Electoral Reforms

Though the present form of democracy is popular with the common people many defects have crept into it. There is free and wide use of muscle and money power to influence voters. Diesel and petrol, which create a heavy drain on foreign exchange, are used by candidates as if they were flowing like water. There are no significant qualifying standards set for candidates with the result there is a massive influx of criminal and undesirable elements in to the government, in the states as well as at the Center. In coalitions even a weak partner with minimal numbers is capable of exerting undue pressure and distorting policies. There have been countless instances where minor coalition partners have become either corrupt or unscrupulous and had a negative impact on the entire democratic system with no legal consequences.
Considering these Prout declares:
All election expenses of a candidate will be borne by the government. After the registration process of the candidates is complete all candidates will be sponsored by the state and will only be allowed to use the same platforms for promoting their campaigns. All candidates will be provided equal opportunity for publicizing and promoting their programmes and ideology.
No candidate will be allowed to use private motor vehicles, TV channels, radio stations, newspapers or magazines for publicity. Instead, every candidate will have equal access to these facilities at government expense.
No candidate will be declared elected unless they secure over 50% of the votes. To avoid the possibility of no candidates achieving greater than 50% of votes, voters will have to indicate their second preference. Votes not carrying such a preference shall be cancelled.
Prime Ministers and Chief Ministers will be elected in a similar manner by the combined strength of both Houses at the Center and in the States. Where there is only one House that House will elect its Chief Minister.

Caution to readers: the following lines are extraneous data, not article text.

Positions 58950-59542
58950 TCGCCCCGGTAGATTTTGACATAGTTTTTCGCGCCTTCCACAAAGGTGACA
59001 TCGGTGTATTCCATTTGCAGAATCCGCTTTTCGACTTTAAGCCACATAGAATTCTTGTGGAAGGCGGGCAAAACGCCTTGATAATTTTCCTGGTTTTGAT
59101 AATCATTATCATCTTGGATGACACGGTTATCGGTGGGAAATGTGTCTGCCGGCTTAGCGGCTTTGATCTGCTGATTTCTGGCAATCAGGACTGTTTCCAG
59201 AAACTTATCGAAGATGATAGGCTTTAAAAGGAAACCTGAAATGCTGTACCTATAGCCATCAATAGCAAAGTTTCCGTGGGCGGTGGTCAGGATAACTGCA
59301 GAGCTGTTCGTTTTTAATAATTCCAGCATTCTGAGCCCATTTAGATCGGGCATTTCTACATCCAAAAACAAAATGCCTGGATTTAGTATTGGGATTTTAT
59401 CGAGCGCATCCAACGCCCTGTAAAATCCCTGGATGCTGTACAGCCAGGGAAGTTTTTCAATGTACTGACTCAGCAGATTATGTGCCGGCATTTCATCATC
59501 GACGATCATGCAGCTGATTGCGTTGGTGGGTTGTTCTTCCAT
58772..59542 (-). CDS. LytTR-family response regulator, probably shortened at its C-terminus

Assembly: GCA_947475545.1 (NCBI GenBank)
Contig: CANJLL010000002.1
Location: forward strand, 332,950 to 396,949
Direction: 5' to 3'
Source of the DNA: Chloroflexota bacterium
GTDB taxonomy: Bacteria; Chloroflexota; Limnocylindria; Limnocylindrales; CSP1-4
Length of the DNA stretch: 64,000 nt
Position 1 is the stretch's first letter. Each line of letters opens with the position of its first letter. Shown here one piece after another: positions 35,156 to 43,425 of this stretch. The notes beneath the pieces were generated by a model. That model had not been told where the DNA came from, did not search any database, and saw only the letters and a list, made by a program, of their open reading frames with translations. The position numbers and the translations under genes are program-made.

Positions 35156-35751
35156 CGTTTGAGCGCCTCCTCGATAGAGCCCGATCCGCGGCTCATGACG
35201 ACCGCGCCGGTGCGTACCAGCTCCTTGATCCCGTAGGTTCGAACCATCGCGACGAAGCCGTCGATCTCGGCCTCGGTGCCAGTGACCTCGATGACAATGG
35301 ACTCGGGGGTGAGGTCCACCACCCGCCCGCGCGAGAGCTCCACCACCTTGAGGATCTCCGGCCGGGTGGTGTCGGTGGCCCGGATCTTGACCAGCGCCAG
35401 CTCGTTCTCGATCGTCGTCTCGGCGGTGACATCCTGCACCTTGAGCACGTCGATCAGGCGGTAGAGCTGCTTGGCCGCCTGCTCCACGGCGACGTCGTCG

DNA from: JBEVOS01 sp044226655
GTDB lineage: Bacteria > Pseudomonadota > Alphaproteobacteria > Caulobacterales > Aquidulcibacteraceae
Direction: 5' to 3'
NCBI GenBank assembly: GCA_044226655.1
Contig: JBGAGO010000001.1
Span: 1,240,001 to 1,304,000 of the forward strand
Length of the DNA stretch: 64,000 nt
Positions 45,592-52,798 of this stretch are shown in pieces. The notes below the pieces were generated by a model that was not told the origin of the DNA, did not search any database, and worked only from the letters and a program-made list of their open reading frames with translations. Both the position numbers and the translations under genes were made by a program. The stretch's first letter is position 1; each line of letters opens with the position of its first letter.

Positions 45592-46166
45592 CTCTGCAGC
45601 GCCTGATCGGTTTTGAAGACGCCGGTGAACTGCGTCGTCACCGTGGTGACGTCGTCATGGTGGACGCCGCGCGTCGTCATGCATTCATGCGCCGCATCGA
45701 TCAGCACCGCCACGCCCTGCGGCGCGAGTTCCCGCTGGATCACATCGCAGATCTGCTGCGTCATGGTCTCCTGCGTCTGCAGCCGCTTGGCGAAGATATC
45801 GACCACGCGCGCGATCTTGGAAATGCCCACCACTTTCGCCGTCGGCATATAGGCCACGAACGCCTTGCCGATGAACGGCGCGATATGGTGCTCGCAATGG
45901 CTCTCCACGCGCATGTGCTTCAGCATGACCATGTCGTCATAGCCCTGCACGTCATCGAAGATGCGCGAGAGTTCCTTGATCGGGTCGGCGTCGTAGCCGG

In order to qualify as a candidate the main qualification will be that the candidate is a moral person. Educational and other qualifications will also be there. Criminals, smugglers, mafia-men, drunkards or similar anti-social elements will not be allowed to contest.
The election commission will be a constitutional body and will be fully independent. The election commission alone will decide who is fit for contesting elections and its order will be final subject to one review only.
If charges have been laid against a person in a court of law in a criminal case carrying a maximum sentence of two years or more this shall be considered a sufficient reason to debar the person from contesting elections until he/she is exonerated by the court. A pending appeal against the sentence will not be a sufficient reason for allowing someone to contest.
The above process will ensure the elimination of muscle and money power from the political arena and will also weed out criminal elements. At the same time it will go a long way towards encouraging moralists and worthy (though poor) people to be a part of the political process.
During the past 46 years, after the passing away of Pt. Nehru, our experience with the present democratic system has been very disappointing and there is a demand for change. There has been a long period of “aya ram gaya ram” which threatened the stability of the government. With governments made up of coalitions, heads of government are forced to accept pressure from even weaker coalition partners with very few numbers. Many times the government in power has been forced to cave in to the unsavory demands of minority parties and ignore their unscrupulous and corrupt ways. On occasions there have also been unresolved clashes between state and central governments when the state has a different political dispensation than the center. Further confrontations have ensued between the government and the judiciary who, in the uncertain environment of political instability (and thus weakness), appear to have usurped even the administrative responsibilities of the state. Numerous other examples exist.
In light of these problems Prout states that there is an urgent necessity for the creation of a Supreme Supervisory Authority which can play the role of watchdog over all three organs of the State i.e. Legislature, Executive and Judiciary and, whenever occasion demands, can take remedial measures without waiting for the ‘full term’ of the concerned body to expire.
This proposal should be discussed and debated at the grassroots level. For this seminars and debates need to be organized at wider levels and a consensus obtained for giving the President broad executive powers to act with speed and strength through his Presidential Board whenever such eventualities arise. In order that the status and importance of the President be recognized and accepted by the country at large the President should be elected directly by the people with a majority of over 50%.
Similar provisions can be introduced in the states with the creation of ‘Raj Pal Boards’ in the course of time.
PBI will work in this direction henceforth.
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